3

I work with large HashMap's and ArrayLists. When not needing them to be in memory any longer, I use myArray.clear(); to free up the memory.

When my colleague saw that line, he changed it to myArray = new ArrayList<>();. He agreed when I asked if he was doing it to let the garbage collector take care of it.

  1. Although I feel it's nice, I felt it decreases readability. Somehow, clear() lets the maintainer know that the array is being cleared. A cursory glance at new ArrayList<>() might make a person think an array is newly being initialized there.
  2. Is the performance improvement really worth it? I saw the source code of ArrayList, and the fact that they are iterating over the list of elements to assign null to them, made me wonder why they couldn't clear the memory by a quicker technique.

Implementation of "clear":

 public void clear() {
     modCount++;
     // clear to let GC do its work
     for (int i = 0; i < size; i++) {elementData[i] = null;}
     size = 0;
 }

The one downside I see to using new ArrayList<>() is that a new set of contiguous locations would have to be allocated in memory. Perhaps that would pose a problem only if there is not enough of memory remaining, before the garbage collector can clear up the

  • Why don't you just assign null if you're done with the array: myArray = null;. That's even more clear. FWIW, you don't even have to assign null unless you're releasing the array and keeping whatever holds the variable. – Erik Eidt Apr 21 '16 at 15:57
  • The cleared array would be filled again with new content. That's why null wasn't used. – Nav Apr 21 '16 at 17:19
4

It seems you missed one important difference between myArray.clear() and myArray = new ArrayList<>(): the first one preserves the capacity of the array, thus not freeing the array memory itself. Only the memory of the objects your array elements were referencing to will be freed (as long as the array holded the only reference to those objects).

So if you want to let the GC free the whole memory, better use myArray = new ArrayList<>(). Of course, the difference will probably be negligible if you immediately fill myArray with a similar number of elements than it was filled before.

Is the performance improvement really worth it?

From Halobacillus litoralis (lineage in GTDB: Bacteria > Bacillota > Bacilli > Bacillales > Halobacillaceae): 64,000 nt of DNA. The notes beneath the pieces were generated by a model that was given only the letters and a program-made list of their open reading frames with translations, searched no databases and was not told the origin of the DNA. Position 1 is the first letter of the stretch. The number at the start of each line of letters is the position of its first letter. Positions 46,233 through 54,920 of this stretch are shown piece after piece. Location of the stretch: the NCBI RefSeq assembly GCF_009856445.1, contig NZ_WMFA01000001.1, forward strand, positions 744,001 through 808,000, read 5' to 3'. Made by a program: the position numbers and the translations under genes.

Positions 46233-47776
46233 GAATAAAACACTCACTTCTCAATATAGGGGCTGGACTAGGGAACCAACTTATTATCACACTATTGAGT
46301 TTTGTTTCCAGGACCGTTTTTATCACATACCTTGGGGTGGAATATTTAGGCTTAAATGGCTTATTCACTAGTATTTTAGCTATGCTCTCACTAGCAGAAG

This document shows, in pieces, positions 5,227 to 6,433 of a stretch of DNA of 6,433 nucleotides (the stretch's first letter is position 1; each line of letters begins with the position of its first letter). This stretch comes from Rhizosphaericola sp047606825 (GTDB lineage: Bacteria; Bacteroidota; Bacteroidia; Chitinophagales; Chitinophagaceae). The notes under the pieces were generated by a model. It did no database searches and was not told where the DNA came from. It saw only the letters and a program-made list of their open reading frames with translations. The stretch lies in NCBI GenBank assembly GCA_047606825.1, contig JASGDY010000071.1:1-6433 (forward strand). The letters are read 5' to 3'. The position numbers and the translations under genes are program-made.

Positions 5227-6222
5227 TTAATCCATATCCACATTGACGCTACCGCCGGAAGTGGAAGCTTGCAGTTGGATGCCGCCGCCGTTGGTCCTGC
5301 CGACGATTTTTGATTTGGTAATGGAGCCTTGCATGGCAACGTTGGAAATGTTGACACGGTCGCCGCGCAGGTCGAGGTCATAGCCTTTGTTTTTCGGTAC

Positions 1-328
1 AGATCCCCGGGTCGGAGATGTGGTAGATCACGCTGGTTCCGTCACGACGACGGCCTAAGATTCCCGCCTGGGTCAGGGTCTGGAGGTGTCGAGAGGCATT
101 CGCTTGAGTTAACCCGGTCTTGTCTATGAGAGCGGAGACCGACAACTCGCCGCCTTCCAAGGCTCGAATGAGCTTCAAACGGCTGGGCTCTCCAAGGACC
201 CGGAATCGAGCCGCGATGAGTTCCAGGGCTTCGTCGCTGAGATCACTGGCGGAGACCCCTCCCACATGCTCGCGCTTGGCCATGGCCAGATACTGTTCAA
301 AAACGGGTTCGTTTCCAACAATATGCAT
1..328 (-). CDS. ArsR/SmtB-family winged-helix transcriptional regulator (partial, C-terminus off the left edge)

Well, which performance improvement? It is not inherently clear which of the two approaches will be faster in your use case. The clear method may contain a loop, but if you create a new arraylist which grows over time, not having a preallocated capacity will cause some reallocation, which might result in a measureable performance hit. So without measuring, you cannot tell beforehand which of the two approaches will be faster. For most real world situations, I would expect the difference to be irrelevant, but we do not know your use case, and if performance is important for your case, profile where the bottleneck is, try different approaches, measure and compare them.

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2

An important difference between both approaches: If references to the array are stored somewhere else, then after myArray.clear everyone holding a reference will now hold a reference to an empty array. After assigning a new array, everyone still holds a reference to the original array.

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1

If the myArray variable will go out of scope soon, don't bother with either approach. If you actually need to clear it, set it to null:

myArray = null

If you are going to reuse the list, clearing it has advantages over creating a new list, because if the list was long once it might likely be long a second time, and clearing it will avoid some internal resizing of the list on future uses. This is a simple time/space trade-off.

I had a memory tight HashMap and ArrayList based data structure before, I found that I could save memory significantly by representing lists (and maps) of length 0, 1, and larger differently.

For zero-length list, I just use the Collections.emptyList() instance. For one-length list, I use Collections.singletonList(); For two or more list, I use ArrayList.

Then, when things are added or removed from the lists, I change the type of list accordingly. Same for maps. I have wrapped-up this behavior into an API, btw, which allows for much tighter memory usage when many maps or lists are empty or only contain a single instance:

Relevant Docs:

https://www.aoindustries.com/docs/aocode-public/com/aoindustries/util/MinimalList.html

https://www.aoindustries.com/docs/aocode-public/com/aoindustries/util/MinimalMap.html

Source JARs (aocode-public): https://www.aoindustries.com/src/

Each manipulation of a list is done through a static method so it can change instances as-needed:

List<T> myList = Collections.emptyList();
// Add to the list
myList = MinimalList.add(myList, elem);

// All uses of the list can seem normal:
for(T elem : myList) { ... }

// Only changes to the list go through the static methods:
myList = MinimalList.remove(index);
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1

If you deal with potentially large lists of vastly different sizes that grow and shrink a lot and you are worried about memory allocation, maybe it's a better option to use a LinkedList and clear it at the end.

If your lists mainly have the same size, just clear the ArrayList. That has the slight performance advantage over creating a new list of not having to increase the array size while you're filling it up, which also creates new arrays for the GC to remove. Plus, clearing the list gives the GC slightly less to do as it only has to collect the elements but not the list itself.

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